As if butterflies weren’t flamboyant enough already, it seems that some of them actively impersonate queens.
Queen ants, that is. A report by Francesca Barbero et al in today’s issue of Science documents a clever strategy employed by a European butterfly, the Mountain Alcon Blue Maculinea rebeli, to infiltrate nests of Myrmica schencki. The immature stages of the butterfly are parasites of ant colonies, and it seems the secret to their success is acoustic mimicry. The larvae and pupae squeak like queens, eliciting preferential treatment from the workers. Here’s the abstract:
Ants dominate terrestrial ecosystems through living in complex societies whose organization is maintained via sophisticated communication systems. The role of acoustics in information exchange may be underestimated. We show that Myrmica schencki queens generate distinctive sounds that elicit increased benevolent responses from workers, reinforcing their supreme social status. Although fiercely defended by workers, ant societies are infiltrated by specialist insects that exploit their resources. Sounds produced by pupae and larvae of the parasitic butterfly Maculinea rebeli mimic those of queen ants more closely than those of workers, enabling them to achieve high status within ant societies. We conclude that acoustical mimicry provides another route for infiltration for ~10,000 species of social parasites that cheat ant societies.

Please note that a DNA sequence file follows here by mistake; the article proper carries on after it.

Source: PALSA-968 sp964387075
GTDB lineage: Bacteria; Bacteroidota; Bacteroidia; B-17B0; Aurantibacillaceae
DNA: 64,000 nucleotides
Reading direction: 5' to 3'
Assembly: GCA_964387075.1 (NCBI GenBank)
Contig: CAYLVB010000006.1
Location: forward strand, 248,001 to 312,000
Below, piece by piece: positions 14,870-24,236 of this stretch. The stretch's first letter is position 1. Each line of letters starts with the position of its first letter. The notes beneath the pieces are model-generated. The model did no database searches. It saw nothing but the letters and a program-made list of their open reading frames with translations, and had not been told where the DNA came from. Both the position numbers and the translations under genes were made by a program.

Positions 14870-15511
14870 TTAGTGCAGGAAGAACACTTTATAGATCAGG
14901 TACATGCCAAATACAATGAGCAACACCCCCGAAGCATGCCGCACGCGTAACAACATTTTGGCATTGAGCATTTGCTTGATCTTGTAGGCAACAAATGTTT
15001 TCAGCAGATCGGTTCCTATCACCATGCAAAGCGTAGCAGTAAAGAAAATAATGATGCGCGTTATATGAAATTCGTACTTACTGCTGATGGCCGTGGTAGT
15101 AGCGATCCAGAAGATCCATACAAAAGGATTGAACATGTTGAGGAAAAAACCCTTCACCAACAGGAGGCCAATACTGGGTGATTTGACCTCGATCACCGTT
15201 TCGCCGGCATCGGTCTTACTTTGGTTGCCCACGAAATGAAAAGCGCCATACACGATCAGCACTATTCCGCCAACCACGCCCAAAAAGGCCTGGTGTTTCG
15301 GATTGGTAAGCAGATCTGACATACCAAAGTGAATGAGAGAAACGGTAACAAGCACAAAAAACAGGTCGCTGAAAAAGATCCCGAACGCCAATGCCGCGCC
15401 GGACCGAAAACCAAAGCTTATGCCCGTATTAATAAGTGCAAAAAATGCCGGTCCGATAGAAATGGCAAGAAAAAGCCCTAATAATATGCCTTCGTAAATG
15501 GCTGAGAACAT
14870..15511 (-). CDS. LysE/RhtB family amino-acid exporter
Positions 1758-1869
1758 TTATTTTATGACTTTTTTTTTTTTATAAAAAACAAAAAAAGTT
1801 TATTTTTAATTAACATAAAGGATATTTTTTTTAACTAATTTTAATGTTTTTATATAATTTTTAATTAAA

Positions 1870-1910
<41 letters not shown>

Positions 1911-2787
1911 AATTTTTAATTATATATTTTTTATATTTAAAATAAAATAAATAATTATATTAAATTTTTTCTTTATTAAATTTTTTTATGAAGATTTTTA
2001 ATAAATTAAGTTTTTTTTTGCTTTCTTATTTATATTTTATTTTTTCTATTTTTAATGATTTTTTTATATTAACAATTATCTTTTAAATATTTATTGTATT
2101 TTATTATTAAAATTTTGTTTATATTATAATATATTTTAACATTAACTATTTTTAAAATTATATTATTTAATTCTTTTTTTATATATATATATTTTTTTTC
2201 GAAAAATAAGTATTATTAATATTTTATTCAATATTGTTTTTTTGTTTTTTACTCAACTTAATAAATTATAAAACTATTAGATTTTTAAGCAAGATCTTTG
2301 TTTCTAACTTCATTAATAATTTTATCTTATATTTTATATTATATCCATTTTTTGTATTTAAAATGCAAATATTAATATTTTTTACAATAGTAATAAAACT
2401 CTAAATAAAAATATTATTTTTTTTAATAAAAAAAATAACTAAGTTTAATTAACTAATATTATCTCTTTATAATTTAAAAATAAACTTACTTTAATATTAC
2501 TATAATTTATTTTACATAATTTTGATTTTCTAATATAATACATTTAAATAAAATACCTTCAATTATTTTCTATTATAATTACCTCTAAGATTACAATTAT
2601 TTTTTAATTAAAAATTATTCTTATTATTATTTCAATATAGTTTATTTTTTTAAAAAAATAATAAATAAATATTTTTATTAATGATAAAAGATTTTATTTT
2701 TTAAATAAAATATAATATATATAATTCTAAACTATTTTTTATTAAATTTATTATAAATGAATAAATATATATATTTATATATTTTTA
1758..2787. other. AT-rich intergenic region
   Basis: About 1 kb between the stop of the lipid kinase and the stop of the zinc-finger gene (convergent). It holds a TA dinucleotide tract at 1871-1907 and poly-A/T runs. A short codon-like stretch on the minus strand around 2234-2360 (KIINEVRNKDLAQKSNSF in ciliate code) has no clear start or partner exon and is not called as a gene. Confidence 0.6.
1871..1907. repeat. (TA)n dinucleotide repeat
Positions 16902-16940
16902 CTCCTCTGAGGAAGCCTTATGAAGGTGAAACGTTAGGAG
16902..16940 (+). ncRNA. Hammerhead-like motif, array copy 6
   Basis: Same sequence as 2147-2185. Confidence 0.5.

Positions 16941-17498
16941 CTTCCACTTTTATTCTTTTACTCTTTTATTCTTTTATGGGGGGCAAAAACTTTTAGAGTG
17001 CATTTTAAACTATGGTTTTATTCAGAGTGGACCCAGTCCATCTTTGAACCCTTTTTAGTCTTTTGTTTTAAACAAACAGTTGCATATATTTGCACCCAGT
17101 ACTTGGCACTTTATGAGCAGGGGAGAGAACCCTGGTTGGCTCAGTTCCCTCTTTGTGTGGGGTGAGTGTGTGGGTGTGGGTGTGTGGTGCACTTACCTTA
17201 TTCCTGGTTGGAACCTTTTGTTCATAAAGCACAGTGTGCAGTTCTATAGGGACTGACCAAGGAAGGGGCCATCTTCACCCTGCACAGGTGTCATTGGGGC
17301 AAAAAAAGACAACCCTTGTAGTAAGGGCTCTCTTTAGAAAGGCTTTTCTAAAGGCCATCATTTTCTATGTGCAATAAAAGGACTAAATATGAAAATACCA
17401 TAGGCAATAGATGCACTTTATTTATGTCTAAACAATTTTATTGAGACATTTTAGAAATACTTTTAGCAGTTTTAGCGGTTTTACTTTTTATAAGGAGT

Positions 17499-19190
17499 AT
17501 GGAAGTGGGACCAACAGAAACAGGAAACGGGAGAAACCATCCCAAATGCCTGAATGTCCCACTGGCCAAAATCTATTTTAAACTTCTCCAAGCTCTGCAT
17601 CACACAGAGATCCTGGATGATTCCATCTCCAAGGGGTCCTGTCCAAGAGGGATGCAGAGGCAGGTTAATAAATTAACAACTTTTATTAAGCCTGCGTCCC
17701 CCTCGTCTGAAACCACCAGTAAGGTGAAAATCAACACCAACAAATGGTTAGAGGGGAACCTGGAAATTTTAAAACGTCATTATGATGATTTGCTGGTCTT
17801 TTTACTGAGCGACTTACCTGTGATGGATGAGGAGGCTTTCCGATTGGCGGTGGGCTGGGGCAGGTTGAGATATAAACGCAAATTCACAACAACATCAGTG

source: Barbero, F. and J.A. Thomas, S. Bonelli, E. Balletto, K. Schönrogge. 2009. Queen ants make distinctive sounds that are mimicked by a butterfly social parasite. Science 323(Feburary 6): 782-785.